First of all, HP did not pick up the TI's Nspire "architecture" of having a system based of applications (“widgets”), in a page (tab), taking place in an activity, inside a document (.tns file), which are available like others, in the document explorer. And if it’s needed or is an emergency, there is the “Scratchpad”, a sort of “popup” which has a calculator and a graphing application (the core of graphing calculators).
In short, the Nspire has an architecture close to the one found on computers. And I think it is something that attracted a lot of Nspire users : intuitive, since we are used to such a behavior, well, obviously when we are not used to an other platform, of course.
What the Prime gives us is a radically different way and comes close to the way it is done on non-Nspire calculators, i.e... no file system architecture. But not unlike TI-z80 (82,83,84...) : Everything goes through a system of applications. It could be compared to TI-68k (89,92,v200).
We are on a sort of giant “scratchpad” where all applications are available (but not at the same time...) while you can not save a “session” which could have several applications to create a full activity about a specific theme like on the Nspire. The 2 only “applications” (which are in fact not), are the numeric calc and the CAS, which have their two respective keys on the keyboard.
What we have, is a system which can “clone” an application (the calculator comes with 18 apps) by customizing with its own initial parameters/content. It is really weird for me and would leave people who do not master this with doubts and questions... : why should we duplicate an application instead of creating our own “context/document” with these or those applications ? In addition to this, however, is the possibility of Basic programs to “access” system parameters and thus makes easier to customize whatever where you want. It is indeed customized applications and programs which calculator users can transfer, like on other calculators as the TI-z80 or 68k.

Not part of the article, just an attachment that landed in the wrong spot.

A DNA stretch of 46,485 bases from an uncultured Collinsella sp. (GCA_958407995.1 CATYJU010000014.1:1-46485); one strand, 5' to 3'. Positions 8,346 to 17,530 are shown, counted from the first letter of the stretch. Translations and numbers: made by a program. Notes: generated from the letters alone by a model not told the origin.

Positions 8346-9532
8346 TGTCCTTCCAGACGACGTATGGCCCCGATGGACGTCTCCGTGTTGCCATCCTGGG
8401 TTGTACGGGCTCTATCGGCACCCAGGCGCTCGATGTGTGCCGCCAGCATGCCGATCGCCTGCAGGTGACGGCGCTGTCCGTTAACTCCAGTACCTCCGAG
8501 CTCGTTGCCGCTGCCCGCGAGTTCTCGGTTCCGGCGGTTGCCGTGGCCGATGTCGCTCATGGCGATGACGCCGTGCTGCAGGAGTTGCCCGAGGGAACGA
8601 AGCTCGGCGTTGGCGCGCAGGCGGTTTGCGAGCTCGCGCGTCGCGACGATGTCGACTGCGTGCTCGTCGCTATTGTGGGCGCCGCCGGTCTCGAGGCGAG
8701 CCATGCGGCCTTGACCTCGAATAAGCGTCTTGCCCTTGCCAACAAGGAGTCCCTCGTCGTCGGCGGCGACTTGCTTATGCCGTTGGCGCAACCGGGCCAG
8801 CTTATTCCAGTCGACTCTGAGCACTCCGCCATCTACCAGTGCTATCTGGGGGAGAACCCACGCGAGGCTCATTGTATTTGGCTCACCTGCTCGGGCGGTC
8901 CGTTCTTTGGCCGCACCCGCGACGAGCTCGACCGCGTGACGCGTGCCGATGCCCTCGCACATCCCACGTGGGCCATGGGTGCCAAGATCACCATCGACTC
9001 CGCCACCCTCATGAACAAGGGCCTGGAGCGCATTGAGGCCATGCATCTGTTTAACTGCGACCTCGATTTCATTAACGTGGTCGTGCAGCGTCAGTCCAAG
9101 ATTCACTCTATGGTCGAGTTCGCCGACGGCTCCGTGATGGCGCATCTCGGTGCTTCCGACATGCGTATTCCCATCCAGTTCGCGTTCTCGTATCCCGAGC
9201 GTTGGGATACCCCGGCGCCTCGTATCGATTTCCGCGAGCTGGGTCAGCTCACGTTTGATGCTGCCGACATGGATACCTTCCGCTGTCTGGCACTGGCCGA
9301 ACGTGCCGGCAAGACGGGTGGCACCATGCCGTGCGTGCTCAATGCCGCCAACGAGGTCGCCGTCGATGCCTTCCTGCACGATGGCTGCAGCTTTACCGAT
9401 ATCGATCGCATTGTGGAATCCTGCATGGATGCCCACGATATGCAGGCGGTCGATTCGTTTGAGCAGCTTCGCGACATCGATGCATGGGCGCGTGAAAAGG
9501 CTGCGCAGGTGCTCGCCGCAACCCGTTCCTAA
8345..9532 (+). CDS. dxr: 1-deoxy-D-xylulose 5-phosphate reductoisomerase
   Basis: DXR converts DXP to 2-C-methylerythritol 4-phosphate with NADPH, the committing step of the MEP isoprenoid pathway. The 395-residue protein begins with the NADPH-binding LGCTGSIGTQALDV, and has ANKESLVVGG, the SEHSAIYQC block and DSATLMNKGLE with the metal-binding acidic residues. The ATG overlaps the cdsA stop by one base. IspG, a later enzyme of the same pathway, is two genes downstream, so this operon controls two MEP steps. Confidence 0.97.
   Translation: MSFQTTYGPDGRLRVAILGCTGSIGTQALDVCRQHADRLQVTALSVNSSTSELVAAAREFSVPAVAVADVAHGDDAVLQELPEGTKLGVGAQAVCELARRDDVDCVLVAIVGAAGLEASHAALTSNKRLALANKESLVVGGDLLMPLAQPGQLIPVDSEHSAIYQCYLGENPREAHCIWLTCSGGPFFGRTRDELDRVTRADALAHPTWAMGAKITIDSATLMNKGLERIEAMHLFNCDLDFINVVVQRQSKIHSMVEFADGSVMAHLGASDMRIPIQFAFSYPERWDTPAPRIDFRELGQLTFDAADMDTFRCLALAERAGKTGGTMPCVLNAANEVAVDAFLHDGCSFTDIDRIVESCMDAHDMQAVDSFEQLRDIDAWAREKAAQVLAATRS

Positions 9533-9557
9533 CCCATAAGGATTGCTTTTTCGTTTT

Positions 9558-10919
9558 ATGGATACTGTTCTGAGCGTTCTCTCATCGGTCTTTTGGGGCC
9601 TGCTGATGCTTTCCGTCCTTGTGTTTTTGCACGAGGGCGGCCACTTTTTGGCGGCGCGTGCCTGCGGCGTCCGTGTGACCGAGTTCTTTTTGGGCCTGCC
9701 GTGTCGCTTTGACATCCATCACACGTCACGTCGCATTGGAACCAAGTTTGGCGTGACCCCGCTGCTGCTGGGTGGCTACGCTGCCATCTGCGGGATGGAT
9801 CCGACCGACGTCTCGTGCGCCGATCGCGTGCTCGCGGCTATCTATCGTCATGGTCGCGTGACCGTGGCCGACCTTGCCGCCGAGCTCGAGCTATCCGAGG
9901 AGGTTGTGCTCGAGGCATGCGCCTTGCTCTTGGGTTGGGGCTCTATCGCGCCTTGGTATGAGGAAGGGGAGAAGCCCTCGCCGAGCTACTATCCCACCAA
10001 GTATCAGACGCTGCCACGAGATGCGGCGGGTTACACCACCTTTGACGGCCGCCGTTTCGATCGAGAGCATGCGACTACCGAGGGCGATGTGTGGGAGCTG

But that’s not all. Every application has its own principal features/settings (via [Symb], [Plot], and [Num]), its own “views”, its own functions, and its own variables. Some functions and variables are usable via other applications.
On a document by G.T Springer from HP, we can see clearly what's behind the primary application, “Function”, which we must use to graph functions (and yes, I must write it, if we are in an another application, we can only do what it's made for (and access the calc functions, of course).
Strangely, the 3 left panels are captioned “App Views” whereas the system shows those views of these applications like :
What we do see in the global picture is more like the 3 principal features screen of the application. However... back luck, the official name is also “view” :
. This adds a confusing layer for new users.
As said before, those 3 screens have features which are (respectively) displayable with the keys , et (when the application allows it), which are physical keys and available even if it’s some do nothing... I’m not fond of this to book up even more the software and/or hardware with such things that are not used in some contexts, it is simply waste and take space for no use at all.
In short, lets go back to the subject : each application has, or not, its own behavior, linked to 3 keys, “Symb” should be for everything “symbolic” (data and primary settings of the applications), “Plot” is for everything graphic, and “Num”... is for everything numeric (like a spreadsheet).
Some words about those “views” : once again, it is a physical key which is not available all the time (), and list the whole shortcuts and features involved in the application (go figure why on graphic applications, 4 shortcuts out of 6 are for zooming).
In short, I’m telling myself that it’s only the essential, the Prime forces your thoughts to think by application, and to restrain yourself in its domain, and as long as you do not exit it, you can not do something else if the application is not made for it. For instance, it is impossible to have several graphic windows opened at the same time, several spreadsheet windows, program editors, and so on. Thus no “multitasking” possible if I could say so. But the hardware is well capable of handling this !